From Secession to Oppression

From my SA:

Anita Perry, wife of Republican presidential hopeful and Texas Gov. Rick Perry, has taken a bold leap into the national spotlight in recent weeks, assuming a more prominent role in her husband’s campaign and speaking about her Christian faith in a way that resonates with evangelicals, but surprises old friends.


Her public statements this month that she pushed her husband into the presidential ring because she felt he was being called by God caught Bill Miller off guard.“I always viewed Anita as someone who took politics with a gigantic grain of salt. She would rather go to a baseball game for her kid than an inaugural,” said Miller, an Austin lobbyist who hired Anita Perry in the 1990s.

Perhaps a spiritual calling trumped any reservations she may have had about the political game.

In recent years, the Perrys started attending an evangelical megachurch in West Austin. In teary-eyed speech made in South Carolina this month, Anita Perry cast the race in biblical terms, using language common to evangelicals, but off-putting to some secular Americans and those of other faiths.

“God was already speaking to me but (Rick) didn’t want to hear it,” she said.

“He felt like he needed to see the burning bush. I said, ‘Look, let me tell you something. You may not see that burning bush but there are people seeing that burning bush for you,’” she said, referencing the biblical story in which God appears to Moses in a burning bush and directs him to lead the Israelites out of Egypt.

She also pointed to faith as the reason for attacks by Republican challengers.

“We are being brutalized by our opponents in our own party, so much of that is I think they look at him because of his faith,” she said of her husband.

That remark was mocked by comedian Jon Stewart on “The Daily Show.”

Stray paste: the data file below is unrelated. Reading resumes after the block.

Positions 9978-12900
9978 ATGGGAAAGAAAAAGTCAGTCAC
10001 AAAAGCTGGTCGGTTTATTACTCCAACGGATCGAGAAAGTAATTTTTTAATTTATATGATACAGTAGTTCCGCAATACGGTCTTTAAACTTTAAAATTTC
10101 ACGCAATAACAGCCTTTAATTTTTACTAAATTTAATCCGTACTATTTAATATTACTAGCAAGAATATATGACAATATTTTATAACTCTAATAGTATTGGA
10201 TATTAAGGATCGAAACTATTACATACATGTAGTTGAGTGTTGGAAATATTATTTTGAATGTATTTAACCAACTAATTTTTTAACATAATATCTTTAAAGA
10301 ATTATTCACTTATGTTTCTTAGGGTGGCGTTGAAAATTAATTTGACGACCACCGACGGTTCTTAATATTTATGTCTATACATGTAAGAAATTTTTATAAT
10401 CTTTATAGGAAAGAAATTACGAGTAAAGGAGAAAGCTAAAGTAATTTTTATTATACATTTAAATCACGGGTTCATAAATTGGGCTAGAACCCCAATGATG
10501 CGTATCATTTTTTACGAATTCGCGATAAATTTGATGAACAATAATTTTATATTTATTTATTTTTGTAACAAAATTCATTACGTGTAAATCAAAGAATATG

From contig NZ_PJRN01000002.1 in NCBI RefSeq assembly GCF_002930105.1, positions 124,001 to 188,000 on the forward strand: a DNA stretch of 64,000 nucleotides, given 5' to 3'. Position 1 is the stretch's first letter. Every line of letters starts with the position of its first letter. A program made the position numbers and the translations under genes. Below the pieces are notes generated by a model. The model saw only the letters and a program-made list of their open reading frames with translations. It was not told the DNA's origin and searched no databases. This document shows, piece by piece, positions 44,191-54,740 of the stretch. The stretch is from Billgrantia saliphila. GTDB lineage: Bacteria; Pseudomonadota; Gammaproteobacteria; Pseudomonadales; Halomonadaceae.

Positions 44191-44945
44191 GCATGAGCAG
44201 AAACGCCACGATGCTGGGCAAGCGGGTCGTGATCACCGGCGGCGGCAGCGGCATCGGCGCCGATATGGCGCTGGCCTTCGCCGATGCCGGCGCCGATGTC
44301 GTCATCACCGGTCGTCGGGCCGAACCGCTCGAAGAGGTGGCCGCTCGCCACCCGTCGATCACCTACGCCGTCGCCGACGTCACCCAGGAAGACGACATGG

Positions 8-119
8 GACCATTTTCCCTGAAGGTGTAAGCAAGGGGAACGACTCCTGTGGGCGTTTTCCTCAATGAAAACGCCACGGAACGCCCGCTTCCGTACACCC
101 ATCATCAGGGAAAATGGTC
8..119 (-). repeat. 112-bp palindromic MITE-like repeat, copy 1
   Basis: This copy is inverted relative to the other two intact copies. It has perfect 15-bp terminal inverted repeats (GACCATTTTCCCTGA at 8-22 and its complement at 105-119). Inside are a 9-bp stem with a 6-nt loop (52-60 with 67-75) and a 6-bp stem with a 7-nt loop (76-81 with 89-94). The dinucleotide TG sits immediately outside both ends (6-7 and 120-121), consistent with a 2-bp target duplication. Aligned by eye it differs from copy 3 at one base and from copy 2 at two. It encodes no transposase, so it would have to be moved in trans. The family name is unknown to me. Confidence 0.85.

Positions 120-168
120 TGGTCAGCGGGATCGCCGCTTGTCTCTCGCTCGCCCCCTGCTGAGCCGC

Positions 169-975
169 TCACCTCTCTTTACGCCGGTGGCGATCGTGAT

“Yes, no one gets it worse from the base of the Republican Party than evangelical Christians. Or as they are also known, the base of the Republican Party,” Stewart quipped Tuesday.


Her remarks, some believe, were calculated to win over evangelical Christian voters, but longtime friends say the speech came from the heart.


Even if it her words were authentic, they certainly didn’t hurt her husband’s credibility with evangelical voters, who wield significant power in the Republican primary, said D. Michael Lindsay, president of Gordon College in Wenham, Mass., and an expert on faith and politics.

“No Republican has captured the presidency in modern history without the evangelical vote,” Lindsay said.


In Austin, [the Perrys] have been members of the Tarrytown United Methodist Church since the 1990s, but friends say Anita never has been one to proselytize.

“She has always been a quiet Christian, never imposing her faith on others,” said Mica Mosbacher, a Houston philanthropist who has helped raise money for Perry’s presidential campaign.

Likewise, her husband hasn’t been seen as an evangelical for most of his governorship, Lindsay said. Rick Perry always has opposed abortion and gay marriage, but religion did not seem to figure prominently in his policy decisions in Texas, he said.

The Perrys were not big contributors to the collection plate. A San Antonio Express-News analysis of the couple’s income tax returns from 2000 to 2009 showed they gave half a percent of their earnings to churches and religious organizations.

But their 2010 tax return shows they gave $10,000 to Lake Hills, more than three times their previous donation.

At some point, however, the Perrys became more vocal about their religious convictions, said Dave Welch, executive director of the U.S. Pastor Council, an organization that seeks to influence the “God-ordained institution of civil government.”


A week before he announced his run for president, Rick Perry called an unprecedented day of prayer and fasting that drew 30,000 worshippers to Reliant Stadium in Houston, an event that Welch helped promote. Called “The Response,” the rally stuck to prayer, but that didn’t convince skeptics it was not politically motivated.